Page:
Explained here why LG Electronics is paying $1.9 billion to General Motors
- The mainstream Bolt EVs have caused the auto manufacturer to recall all their electric vehicles since 2016.
- Fixing the cars, including the complete replacement of some batteries, will cost around $2 billion.
- Both companies building battery plants via a joint venture
LG Electronics (KRX: 066570) set to reimburse General Motors (NYSE: GM) nearly $1.9 billion or so. This reimbursement is for the fixing and recalling of the Bolt EVs made by Chevrolet because of the fire hazards caused by the faulty battery packs. The automaker is set to win big because of this settlement.
The company had already fallen short of Wall Street’s predictions for the second quarter because it had set aside some money linked to expected recall expenses. However, according to the agreement between the two companies, General Motors will settle an estimated recovery of $1.9 billion in the third quarter.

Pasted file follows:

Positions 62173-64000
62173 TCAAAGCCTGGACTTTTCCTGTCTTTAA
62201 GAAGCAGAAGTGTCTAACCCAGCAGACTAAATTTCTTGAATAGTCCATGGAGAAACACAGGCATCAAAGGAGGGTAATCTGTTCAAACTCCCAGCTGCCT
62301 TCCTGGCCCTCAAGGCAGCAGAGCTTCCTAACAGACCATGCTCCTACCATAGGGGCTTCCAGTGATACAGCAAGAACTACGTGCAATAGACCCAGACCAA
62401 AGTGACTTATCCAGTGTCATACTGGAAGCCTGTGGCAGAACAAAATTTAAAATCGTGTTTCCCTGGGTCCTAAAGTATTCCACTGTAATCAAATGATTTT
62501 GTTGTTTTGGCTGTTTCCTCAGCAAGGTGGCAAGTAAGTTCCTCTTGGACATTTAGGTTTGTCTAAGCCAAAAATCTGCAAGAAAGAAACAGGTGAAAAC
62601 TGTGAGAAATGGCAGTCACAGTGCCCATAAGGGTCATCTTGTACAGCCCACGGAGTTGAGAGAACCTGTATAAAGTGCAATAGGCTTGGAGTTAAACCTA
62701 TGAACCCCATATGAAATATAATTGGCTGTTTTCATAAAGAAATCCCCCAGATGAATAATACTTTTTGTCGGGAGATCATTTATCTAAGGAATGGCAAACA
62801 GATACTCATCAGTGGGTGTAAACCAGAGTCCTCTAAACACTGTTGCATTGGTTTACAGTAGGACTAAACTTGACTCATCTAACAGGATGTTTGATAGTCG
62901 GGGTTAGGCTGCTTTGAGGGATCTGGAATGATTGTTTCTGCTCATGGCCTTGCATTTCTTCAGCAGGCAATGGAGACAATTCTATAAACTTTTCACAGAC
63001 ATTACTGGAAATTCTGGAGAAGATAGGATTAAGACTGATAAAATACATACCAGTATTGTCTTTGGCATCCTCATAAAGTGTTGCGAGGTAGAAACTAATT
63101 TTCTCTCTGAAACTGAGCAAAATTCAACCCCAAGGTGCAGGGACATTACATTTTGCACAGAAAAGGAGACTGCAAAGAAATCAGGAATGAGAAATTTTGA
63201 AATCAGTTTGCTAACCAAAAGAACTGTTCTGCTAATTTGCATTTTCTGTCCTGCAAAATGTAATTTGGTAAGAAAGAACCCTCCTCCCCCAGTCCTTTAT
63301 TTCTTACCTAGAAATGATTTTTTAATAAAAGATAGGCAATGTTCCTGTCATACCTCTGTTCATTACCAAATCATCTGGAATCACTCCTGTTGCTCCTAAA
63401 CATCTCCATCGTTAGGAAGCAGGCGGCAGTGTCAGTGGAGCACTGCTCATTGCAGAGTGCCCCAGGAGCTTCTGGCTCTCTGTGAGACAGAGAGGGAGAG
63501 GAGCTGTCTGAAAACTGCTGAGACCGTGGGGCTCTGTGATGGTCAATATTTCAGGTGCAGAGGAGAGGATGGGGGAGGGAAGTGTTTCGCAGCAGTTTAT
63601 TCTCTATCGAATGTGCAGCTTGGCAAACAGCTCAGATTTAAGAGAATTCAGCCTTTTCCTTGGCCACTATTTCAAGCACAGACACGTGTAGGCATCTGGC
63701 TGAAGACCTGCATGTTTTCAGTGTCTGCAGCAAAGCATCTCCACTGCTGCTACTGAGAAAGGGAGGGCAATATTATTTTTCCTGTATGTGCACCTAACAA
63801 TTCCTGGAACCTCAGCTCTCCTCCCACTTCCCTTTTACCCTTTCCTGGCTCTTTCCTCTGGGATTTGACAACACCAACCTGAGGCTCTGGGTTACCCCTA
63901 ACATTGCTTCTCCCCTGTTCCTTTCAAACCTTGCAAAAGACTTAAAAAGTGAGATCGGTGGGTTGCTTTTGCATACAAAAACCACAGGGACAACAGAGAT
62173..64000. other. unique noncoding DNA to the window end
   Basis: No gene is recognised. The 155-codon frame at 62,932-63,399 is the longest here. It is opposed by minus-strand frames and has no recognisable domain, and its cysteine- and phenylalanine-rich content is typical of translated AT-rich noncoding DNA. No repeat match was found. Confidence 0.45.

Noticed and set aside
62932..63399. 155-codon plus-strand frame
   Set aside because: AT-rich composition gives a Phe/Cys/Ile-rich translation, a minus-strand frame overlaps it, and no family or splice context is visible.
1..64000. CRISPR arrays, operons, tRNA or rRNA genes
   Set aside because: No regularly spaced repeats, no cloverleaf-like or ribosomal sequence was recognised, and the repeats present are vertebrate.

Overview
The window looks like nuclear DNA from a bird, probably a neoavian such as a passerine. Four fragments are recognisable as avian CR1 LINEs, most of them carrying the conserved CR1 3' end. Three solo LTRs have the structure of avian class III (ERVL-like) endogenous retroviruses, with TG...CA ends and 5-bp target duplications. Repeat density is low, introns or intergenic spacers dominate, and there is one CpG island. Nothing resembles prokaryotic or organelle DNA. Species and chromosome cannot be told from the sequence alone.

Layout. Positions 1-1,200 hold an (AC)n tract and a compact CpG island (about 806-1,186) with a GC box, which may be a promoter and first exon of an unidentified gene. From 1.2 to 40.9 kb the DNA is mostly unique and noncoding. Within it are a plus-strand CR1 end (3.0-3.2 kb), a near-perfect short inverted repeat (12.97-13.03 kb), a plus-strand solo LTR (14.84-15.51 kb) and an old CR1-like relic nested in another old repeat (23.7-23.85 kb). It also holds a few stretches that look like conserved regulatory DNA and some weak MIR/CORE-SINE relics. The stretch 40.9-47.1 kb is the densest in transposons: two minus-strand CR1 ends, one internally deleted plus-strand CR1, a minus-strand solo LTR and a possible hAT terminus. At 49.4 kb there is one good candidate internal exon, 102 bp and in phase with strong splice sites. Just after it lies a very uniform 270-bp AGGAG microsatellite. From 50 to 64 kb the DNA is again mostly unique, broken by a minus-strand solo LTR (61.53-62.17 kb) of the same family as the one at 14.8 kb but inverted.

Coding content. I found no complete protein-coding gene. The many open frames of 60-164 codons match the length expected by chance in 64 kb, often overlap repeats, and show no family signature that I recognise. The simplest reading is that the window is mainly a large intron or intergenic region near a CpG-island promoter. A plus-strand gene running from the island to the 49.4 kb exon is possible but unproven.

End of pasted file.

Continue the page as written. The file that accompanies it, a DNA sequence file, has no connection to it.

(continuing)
Characteristics of Agreement
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This payment is set to offset part of the $2 billion linked with the recalls. The auto manufacturer had made it clear earlier that it would be seeking reimbursement from the South Korean company.
The total cost LG will need to pay will be based on how many cars must be rectified. According to Reuters, LG companies said they expected a total recall cost of around $1.2 billion. However, the company didn’t respond to comments immediately after it announced this.
The manufacturing issues happened at LG’s Battery Solution’s sites in Michigan and South Korea. These rare manufacturing defects included a folded separator and a torn anode tab that can help make the battery cell more prone to fire hazards when present at the same time.
General Motors’ VP of global supply chain and purchasing, Shilpan Amin, said that LG Electronics is both a respected and valued GM supplier. He continued to say that they were happy to reach such an agreement with their trusted partners. In addition, Mr. Amin said their manufacturing and engineering departments continue to work closely together to produce new battery modules faster. He said that they expect to start repairing the faulty cars this month.
General Motors claims that the fault battery cells have caused thirteen of its electric cars to catch fire. This settlement comes just when both companies are looking to set up a pair of battery facilities in the United States via a joint venture called Ultium Cells LLC.